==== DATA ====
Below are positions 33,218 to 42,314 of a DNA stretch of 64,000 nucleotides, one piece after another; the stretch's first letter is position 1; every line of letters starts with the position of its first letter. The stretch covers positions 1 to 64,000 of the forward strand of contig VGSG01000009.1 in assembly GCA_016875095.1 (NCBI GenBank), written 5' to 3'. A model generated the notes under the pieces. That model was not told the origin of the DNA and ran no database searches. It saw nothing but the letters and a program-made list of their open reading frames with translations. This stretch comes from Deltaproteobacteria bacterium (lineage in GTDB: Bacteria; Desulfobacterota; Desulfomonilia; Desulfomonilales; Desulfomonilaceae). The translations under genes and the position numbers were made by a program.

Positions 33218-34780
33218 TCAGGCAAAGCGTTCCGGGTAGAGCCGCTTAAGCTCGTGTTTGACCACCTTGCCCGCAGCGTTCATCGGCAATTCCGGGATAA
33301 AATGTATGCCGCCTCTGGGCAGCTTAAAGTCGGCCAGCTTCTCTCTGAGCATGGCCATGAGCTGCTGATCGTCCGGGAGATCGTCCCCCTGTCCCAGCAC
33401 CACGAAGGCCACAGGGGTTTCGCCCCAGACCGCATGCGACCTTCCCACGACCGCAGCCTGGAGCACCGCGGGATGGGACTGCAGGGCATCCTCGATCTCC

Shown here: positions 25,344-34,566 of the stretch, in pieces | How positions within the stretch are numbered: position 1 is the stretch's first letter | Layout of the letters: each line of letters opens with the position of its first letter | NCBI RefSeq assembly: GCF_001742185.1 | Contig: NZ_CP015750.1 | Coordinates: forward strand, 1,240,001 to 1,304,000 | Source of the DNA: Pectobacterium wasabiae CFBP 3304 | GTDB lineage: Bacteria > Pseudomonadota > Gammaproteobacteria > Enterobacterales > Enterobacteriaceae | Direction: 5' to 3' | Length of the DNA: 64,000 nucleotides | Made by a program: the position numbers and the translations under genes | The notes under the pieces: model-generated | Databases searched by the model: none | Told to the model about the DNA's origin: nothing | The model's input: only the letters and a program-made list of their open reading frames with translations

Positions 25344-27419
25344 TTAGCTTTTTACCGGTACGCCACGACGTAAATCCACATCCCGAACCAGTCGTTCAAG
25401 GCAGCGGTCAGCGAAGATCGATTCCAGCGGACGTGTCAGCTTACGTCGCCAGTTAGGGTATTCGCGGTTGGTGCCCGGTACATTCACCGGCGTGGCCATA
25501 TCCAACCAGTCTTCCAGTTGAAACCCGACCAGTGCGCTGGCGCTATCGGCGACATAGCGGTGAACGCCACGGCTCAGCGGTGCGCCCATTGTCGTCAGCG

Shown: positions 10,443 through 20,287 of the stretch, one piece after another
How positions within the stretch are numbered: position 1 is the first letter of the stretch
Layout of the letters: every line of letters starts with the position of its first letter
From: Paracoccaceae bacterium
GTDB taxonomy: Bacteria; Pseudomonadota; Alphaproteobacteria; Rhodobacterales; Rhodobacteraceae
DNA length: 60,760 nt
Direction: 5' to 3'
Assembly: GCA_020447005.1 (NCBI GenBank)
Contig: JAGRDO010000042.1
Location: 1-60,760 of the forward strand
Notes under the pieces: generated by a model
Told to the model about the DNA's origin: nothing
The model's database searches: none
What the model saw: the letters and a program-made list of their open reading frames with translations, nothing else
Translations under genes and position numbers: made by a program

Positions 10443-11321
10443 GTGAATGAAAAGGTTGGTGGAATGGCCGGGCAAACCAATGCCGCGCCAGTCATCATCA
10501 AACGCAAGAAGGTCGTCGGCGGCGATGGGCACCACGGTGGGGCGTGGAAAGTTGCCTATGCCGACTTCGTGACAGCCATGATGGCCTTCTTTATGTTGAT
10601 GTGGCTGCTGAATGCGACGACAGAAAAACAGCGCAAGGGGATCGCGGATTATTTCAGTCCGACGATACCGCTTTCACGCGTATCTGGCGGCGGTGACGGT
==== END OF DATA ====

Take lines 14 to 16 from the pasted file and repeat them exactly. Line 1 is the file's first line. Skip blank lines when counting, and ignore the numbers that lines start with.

From: Paracoccaceae bacterium
GTDB taxonomy: Bacteria; Pseudomonadota; Alphaproteobacteria; Rhodobacterales; Rhodobacteraceae
DNA length: 60,760 nt